[citation][nom]Pennanen[/nom]Everytimes theres an article that includes lawsuits and such, i just think a bunch of monkeys flinging shit at each other. Thats how the companies are nowdays.[/citation]Please don't insult monkeys that way, they're an important part of an ecosystem - unlike lawyers.
Pretty sure there is some prior art denying the copyrightability of header files in cases like SCO vs IBM/Novell and since headers effectively describe the user-accessible parts of an API, that seems to me like it should make it pretty difficult to copyright the API definition itself.
Programming anything proprietary under a GNU/BSD would become effectively impossible if API definitions/headers were copyrighted and licensed as any flavor of GPL-like license. Imagine GNU suing Oracle for not publishing their code if the FSF discovered that Sun/Oracle used libraries with GPL'd headers in their Java implementation.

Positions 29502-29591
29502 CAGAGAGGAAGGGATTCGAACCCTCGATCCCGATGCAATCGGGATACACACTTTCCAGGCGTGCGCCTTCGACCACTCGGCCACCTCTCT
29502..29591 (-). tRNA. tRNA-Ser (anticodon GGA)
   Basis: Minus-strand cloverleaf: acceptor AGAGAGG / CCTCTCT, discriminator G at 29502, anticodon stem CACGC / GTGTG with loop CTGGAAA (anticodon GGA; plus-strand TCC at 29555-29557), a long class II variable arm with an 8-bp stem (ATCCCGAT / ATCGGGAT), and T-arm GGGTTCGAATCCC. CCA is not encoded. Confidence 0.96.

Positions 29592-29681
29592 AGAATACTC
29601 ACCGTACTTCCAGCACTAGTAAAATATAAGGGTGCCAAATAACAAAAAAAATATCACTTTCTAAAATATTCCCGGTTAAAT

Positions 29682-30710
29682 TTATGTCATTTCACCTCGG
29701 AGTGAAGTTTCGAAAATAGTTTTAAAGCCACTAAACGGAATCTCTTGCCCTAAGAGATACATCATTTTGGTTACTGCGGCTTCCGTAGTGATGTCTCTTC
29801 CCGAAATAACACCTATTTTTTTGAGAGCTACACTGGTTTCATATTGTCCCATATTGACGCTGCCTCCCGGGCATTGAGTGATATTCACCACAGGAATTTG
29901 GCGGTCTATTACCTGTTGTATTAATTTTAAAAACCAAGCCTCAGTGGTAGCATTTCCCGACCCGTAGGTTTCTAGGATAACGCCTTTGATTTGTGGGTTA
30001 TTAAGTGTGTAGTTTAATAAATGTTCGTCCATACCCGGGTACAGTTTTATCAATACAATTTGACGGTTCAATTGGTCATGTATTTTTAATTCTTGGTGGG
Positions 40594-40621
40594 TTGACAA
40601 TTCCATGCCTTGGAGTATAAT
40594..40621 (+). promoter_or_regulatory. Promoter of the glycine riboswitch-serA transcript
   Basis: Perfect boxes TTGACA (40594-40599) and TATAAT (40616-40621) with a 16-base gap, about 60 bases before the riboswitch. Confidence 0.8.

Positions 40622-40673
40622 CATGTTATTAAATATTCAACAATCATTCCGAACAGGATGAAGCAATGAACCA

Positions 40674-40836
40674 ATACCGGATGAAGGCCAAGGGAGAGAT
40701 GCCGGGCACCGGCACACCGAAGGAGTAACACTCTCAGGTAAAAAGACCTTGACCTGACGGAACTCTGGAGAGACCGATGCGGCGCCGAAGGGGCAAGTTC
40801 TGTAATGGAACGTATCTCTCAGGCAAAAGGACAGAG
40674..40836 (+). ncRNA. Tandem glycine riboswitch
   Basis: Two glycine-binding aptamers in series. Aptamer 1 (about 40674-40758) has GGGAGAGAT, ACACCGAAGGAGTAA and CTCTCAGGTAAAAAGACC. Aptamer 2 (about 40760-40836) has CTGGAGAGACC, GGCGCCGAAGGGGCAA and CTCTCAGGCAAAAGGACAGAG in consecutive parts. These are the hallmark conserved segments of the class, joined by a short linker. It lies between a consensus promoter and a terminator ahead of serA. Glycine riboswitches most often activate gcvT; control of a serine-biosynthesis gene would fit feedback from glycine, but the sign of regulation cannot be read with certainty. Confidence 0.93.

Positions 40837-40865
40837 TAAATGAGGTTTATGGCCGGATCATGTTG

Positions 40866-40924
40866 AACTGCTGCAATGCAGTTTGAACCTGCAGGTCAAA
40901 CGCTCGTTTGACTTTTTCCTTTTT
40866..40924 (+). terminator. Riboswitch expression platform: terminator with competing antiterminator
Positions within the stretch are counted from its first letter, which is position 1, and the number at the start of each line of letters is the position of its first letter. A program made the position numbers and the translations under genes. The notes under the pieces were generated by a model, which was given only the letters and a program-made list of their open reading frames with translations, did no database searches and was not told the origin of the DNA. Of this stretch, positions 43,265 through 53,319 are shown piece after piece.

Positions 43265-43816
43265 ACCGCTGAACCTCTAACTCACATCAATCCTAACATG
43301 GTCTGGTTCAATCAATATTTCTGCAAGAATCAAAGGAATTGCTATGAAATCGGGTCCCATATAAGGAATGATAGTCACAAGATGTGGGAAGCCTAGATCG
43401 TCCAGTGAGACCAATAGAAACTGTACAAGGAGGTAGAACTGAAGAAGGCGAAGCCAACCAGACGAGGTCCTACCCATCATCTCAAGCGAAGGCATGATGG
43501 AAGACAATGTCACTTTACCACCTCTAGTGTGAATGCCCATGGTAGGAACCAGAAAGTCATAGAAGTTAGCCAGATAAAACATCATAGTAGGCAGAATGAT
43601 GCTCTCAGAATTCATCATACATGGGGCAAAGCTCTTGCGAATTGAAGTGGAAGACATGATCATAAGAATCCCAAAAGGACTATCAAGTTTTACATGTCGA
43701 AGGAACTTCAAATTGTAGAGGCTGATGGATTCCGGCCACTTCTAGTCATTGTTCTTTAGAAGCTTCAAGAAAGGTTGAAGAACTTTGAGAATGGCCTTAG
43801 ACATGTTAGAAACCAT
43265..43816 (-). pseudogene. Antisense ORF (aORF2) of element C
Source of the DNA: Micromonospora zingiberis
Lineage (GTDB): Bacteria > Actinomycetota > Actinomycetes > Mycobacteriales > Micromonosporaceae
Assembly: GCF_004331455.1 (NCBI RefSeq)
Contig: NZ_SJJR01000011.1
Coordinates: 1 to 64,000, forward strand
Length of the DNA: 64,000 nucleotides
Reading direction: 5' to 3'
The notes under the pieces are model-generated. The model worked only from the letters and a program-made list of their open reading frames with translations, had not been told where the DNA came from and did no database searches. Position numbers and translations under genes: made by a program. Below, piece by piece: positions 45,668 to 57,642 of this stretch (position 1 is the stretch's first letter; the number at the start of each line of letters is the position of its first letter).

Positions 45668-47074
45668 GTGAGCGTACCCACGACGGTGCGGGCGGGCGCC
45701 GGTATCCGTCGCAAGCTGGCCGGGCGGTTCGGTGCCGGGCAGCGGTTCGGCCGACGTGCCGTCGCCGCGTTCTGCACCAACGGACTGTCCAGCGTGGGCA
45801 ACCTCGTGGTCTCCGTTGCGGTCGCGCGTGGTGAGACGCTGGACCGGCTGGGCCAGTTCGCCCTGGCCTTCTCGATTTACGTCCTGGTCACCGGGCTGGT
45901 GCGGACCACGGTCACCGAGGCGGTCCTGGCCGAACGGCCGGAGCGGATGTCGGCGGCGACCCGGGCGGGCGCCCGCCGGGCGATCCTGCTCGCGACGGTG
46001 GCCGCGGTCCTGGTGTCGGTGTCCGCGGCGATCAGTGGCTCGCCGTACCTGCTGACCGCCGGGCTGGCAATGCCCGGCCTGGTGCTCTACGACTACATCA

Since Sun originally created Java as an open standard to encourage programmers to write client-side software that runs on top of Sun-powered back-end servers rather than make profit directly off of it, I hope Oracle will not have much luck retroactively rewriting the license to make it a closed standard licensed exclusively by Oracle.
I don't see the hoopla about this, even Sun/Microsoft's old J runtime suit has more substance in it, but it would be quite wrong favoring Sun/Oracle any further, it has very little commercial interest to it and that shuns everything into camps.
So, just to recap, since Oracle purchased sun...
1) Effectively alienate all of the OpenOffice developers so that they had to fork it and create LibreOffice
2) Stalled the once promising VirtualBox project. They're still doing releases, but no real improvements.
3) Doing everything they can to Kill MySQL
4) Basically stopped development on OpenSolaris
5) Wasted an incredible amount of time and money in their pissing match with Google over Android, which if they actually win, would probably be the beginning of the end for Java.